Abad, Susan and Nicholas Casey. “In Peru, a Beauty Pageant Shifts Spotlight to Killings of Women.” The New York Times. November 02, 2017. Accessed November 13, 2017. (Link)
The Miss Perú Beauty Pageant took place this past week and it was not your ordinary pageant. It was a pageant in which the contestants raised their voices to shed light on the multitude of gender-based violences that are afflicting Latin America, such as femicide and rape. During the portion of the pageant where the contestants are to report their name and body measurements, the women defiantly reported a statistic about gender-based violence that has harmed thousands of Latin American women. 23 were listed. One example is subtitled in the image below.
Another contestant by the name of Bélgica Guerra expressed, “My measurements are: the 65 percent of university women who are assaulted by their partners.”
Almendra Marroquín of Cañete asserted, “My measurements are: more than 25 percent of girls and teenagers are abused in their schools.”
The audience applauded this form of protest which has never previously taken place in Latin America. Interestingly, the authors of the article make a comparison to the statements of sexual abuse that have been voiced by American actresses in the U.S. media. However, the issues in Latin America, as supported by the statistics given by these women are occurring far too often and far too much. This campaign was organized by Luciana Olivares who explains her motives eloquently, “The idea was to call attention and get people to react. These figures aren’t beautiful at all, they’re very much the opposite” (Abad and Casey). The intent of this campaign is positive as it demonstrates the severity of gender-based violence in Latin America and shocks a large audience.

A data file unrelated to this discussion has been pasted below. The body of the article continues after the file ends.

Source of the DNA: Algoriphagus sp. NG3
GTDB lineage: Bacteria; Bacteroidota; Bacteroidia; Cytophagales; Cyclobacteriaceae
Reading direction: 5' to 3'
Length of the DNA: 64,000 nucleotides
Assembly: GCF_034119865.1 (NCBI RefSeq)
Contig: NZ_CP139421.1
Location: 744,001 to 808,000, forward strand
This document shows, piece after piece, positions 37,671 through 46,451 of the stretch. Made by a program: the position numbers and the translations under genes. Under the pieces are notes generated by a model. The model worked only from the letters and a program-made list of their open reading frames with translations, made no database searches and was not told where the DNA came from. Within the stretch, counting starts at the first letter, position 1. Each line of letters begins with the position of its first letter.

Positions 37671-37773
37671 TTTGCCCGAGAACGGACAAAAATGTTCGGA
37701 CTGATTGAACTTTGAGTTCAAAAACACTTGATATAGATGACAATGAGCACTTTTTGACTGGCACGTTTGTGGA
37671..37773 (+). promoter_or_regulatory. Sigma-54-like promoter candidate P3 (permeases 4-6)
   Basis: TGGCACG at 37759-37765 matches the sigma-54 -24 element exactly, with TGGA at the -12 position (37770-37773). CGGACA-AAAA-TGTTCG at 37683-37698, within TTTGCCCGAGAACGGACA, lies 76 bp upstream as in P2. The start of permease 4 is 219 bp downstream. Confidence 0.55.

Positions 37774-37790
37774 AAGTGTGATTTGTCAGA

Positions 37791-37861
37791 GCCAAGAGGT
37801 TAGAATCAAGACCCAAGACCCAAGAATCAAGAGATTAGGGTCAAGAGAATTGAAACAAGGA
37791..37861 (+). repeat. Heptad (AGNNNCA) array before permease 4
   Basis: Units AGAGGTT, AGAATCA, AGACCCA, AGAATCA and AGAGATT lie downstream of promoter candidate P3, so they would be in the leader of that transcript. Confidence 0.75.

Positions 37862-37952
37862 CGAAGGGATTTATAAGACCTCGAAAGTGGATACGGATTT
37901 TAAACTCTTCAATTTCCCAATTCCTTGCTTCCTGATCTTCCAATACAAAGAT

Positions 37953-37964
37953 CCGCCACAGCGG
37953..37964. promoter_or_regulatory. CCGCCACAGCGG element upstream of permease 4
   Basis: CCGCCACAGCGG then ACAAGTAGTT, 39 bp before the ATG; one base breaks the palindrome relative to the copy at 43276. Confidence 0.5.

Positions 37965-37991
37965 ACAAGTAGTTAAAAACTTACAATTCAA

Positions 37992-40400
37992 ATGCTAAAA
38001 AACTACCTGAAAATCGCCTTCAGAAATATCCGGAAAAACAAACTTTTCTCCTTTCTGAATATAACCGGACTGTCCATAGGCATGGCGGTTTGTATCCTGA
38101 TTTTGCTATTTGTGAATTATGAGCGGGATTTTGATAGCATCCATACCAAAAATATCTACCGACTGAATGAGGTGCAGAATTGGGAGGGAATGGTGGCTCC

One may ask the question, however, is a beauty pageant the right place to speak about these issues? In a way, this demonstration is a contradiction, but it also proves a valid point. People who are strong supporters of the idea of feminism (which is simply defined as the belief in political, social, and economic equality for women and men) may be led to believe that this is a double standard, which the article suggests. These women are speaking about these issues in an effort to achieve gender equality, but are walking in bikinis being judged by men for their appearance. However, this also brings up another argument, which is that there is no excuse, such as a short dress or a revealing top, for sexual violence. Women are entitled to dress the way that they please without the fear of being victimized or abused. I believe that this was a powerful approach to bring these issues into light.
We have previously discussed femicide in class, but it has never been presented in this way. Violence against women is evident and the identity of Latin American women is being undermined and deteriorated with these acts of violence. How do we live in a century where inequality is still perpetuated? This form of protest, however, is part of a greater movement in Latin America that is taking stance against femicide and gender-based violence that is called “Ni Una Menos” (“No One Less”). Protests have been seen throughout Mexico, Bolivia, Colombia, Argentina, and Brazil over the past few years, and this marks an important time in history where women are fighting for their rights and lives that they equally deserve. On a more positive note, action like this is certainly a step in the right direction to grant equality to all Latin American women and to hopefully eliminate all traces of unjustified femicide and gender-based violence.